Boisterous Headlines Tough Field in Sword Dancer

by | 08.15.2013 | 2:36pm
Boisterous wins the Man o'War Stakes

While Kentucky Derby winner Orb has been the subject of much attention for his recent stay at the Fair Hill Training Center, his stablemate, the 6-year-old turf standout Boisterous, also has spent time lately at the Maryland facility, getting a little rest and relaxation in the midst of the best season of his career.

Back in Saratoga Race Course and fresh and ready off a blistering bullet four-furlong work on August 5, Boisterous is set to headline a stellar field of long-winded turf stars Saturday in the Grade 1, $600,000 Sword Dancer Invitational.

The 1½-mile Sword Dancer, for 3-year-olds and up, drew 13 runners, with Big Blue Kitten and Stormy Lord coupled as an entry for owners Kenneth and Sarah Ramsey. Combined, the runners in the field have amassed 23 graded stakes victories, including four Grade 1's and 10 Grade 2's.

Boisterous, a Phipps homebred son of Distorted Humor, has fashioned a brief but impressive campaign this year, finishing second on the Keeneland Polytrack to Successful Dan in the Grade 3 Ben Ali and then easily winning the Grade 2 Monmouth Stakes and the Grade 1 Man o' War at Belmont Park.

In the Monmouth Stakes, Boisterous dispatched Big Blue Kitten, who came back to win the Grade 1 United Nations Handicap. In the Man o' War he beat world record-holder Twilight Eclipse, both of whom are back for the Sword Dancer.

“After he ran in the Man o' War, we sent him down to Fair Hill the next day, just to sort of get him away,” Hall of Fame trainer Shug McGaughey said of Boisterous. “He was going in the cold water therapy down there after being turned out and training.”

Boisterous had one published work at Fair Hill (four furlongs in 48.40 seconds on July 27) and when he returned to Saratoga, he tore through a half-mile in 46.55 over the Oklahoma training track turf, the quickest of 58 that day at the distance.

Boisterous, the 5-2 favorite on the morning line, has won 11 of 21 lifetime starts on the grass but finished fifth in his only 1 ½-mile try, in the 2011 Sword Dancer. McGaughey has confidence the distance will not pose a problem.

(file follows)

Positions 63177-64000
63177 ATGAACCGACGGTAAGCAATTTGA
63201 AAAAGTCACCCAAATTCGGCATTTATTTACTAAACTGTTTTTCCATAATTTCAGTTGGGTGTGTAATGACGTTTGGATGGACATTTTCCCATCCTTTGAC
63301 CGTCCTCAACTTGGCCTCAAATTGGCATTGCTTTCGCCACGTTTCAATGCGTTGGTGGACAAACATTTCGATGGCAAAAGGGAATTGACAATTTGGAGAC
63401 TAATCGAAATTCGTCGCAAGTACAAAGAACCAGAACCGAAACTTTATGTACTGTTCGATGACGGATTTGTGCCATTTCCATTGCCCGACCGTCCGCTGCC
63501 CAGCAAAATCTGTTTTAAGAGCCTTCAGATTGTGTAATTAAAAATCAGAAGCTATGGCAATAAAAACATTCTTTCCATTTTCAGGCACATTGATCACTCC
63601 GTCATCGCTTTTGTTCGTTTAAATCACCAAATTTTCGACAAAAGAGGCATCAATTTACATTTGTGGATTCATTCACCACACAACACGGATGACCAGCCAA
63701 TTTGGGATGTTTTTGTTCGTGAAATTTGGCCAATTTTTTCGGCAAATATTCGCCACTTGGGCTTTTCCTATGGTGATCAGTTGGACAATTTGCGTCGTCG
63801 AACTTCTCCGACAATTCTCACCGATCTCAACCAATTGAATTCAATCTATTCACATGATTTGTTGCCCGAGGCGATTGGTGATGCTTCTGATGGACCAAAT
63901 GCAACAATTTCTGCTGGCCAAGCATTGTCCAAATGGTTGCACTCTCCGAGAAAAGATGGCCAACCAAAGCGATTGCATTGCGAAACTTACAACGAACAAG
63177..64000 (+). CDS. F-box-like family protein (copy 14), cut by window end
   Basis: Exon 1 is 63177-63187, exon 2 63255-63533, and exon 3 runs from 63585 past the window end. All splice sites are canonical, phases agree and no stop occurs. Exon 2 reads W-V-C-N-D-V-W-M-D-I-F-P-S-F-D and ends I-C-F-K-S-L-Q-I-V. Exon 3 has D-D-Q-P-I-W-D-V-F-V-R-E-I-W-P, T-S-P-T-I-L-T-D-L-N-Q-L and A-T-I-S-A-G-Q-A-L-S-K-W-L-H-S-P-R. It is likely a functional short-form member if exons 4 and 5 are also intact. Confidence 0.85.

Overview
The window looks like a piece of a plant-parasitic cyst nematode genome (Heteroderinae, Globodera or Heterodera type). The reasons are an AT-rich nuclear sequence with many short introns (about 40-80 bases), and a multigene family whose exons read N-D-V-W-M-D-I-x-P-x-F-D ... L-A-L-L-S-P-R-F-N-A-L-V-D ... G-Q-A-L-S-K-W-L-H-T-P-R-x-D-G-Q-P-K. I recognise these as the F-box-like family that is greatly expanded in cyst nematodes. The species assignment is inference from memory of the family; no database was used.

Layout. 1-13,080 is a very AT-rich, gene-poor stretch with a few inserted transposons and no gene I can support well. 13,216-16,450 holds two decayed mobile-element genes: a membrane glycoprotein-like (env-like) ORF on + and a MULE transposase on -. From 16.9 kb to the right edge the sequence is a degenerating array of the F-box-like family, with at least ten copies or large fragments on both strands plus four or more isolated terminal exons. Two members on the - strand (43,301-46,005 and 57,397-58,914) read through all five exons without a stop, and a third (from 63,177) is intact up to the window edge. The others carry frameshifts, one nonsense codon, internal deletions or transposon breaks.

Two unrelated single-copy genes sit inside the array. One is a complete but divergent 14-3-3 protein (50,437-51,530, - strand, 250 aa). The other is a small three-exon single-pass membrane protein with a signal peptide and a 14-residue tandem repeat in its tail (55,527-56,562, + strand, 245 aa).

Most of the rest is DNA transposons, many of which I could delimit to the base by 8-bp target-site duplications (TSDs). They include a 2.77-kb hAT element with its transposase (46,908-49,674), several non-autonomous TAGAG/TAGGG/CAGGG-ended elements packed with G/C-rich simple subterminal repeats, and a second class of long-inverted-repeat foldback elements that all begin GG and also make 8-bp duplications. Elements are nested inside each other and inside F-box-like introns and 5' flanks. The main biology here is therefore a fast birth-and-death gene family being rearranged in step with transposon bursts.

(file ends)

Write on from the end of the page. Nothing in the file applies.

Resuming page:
“Talking to [Hall of Fame jockey] Johnny [Velazquez] after the Man o' War, he felt like he was better at the longer distances than shorter distances,” McGaughey said. “He said, ‘I can kind of do more with him.' He's gotten now where he relaxes well in his races, so I don't think a mile and a half will be a problem.”

Big Blue Kitten, the 4-1 second choice as part of the entry, also has reached top form this year, winning the United Nations in his most recent start over Sword Dancer entrant Teaks North. The 5-year-old Kitten's Joy horse has won three of five this year for trainer Chad Brown, and he has stretched out in distance in each of his past three outings.

“The horse is pretty versatile, if you look back at his whole career, albeit at a lesser level,” Brown said. “He has won wire-to-wire, he's won from dead last. I think he can adapt to the pace, so the ideal situation in my own head is that he has some pace to run at so I'm not on the lead.”

While multiple graded stakes winner Teaks North, 8-1 on the morning line, is the lone proven front-runner in the field, powerful pace-pressers are signed on for the Sword Dancer.

Twilight Eclipse, 5-1 on the morning line, set a world record of 2:22.63 for 1 ½ miles on the turf in the Grade 2 Pan American Handicap on March 23 at Gulfstream Park. Trained by Tom Albertrani for West Point Thoroughbreds, the 4-year-old gelded son of Purim has been beaten twice since, finishing fifth in the Grade 1 Woodford Reserve Manhattan and then second to Boisterous in the Man o' War.

Both races were contested on ground with give to it, and Albertrani said Twilight Eclipse would appreciate a return to firm footing.

“It's a solid group, but if he runs back to his Gulfstream race – and it looks like we'll be on firmer ground this week – it makes him that much tougher,” he said. “Gulfstream Park that day was really firm, so that is what he likes. The horse looks great. I like how he's going into the race. He's in great, great form.”

Also figuring to be close to the pace is Optimizer, a 4-year-old Calumet Farm colt who has run 22 times the past year and a half for Hall of Fame trainer D. Wayne Lukas.

The son of English Channel, 6-1 on the morning line, scored in back-to-back Grade 3 stakes races this past winter at the Fair Grounds and also finished second to reigning Horse of the Year Wise Dan in the Grade 1 Woodford Reserve Turf Classic at Churchill Downs and second in the Woodford Reserve Manhattan to Point of Entry.

Optimizer is 0-for-2 at the Sword Dancer distance.

“It is definitely a concern,” Lukas said, “but I think it's a concern for some of the others, too. I think it's a little bit farther than his best distance, but he's such a hard-trying horse, he could come alive.”

Hall of Fame trainer Bill Mott will send out 7-year-old Al Khali, 10-1, for his fourth straight Sword Dancer. The roan son of Medaglia d'Oro has two seconds and a third in the race.

Rounding out the field are six-time stakes winner Stormy Lord, coupled with Big Blue Kitten; Exclusive Strike (15-1), most recently third in the Man o' War; London Lane (20-1), a 50-1 upset winner of the Grade 2 Colonial Turf Cup last out; stakes-winning French import Nutello (12-1); Tahoe Lake, fifth in the Sword Dancer last year; the filly Tannery (20-1), winner of the Grade 2 Sheepshead Bay, and Star Channel (30-1).

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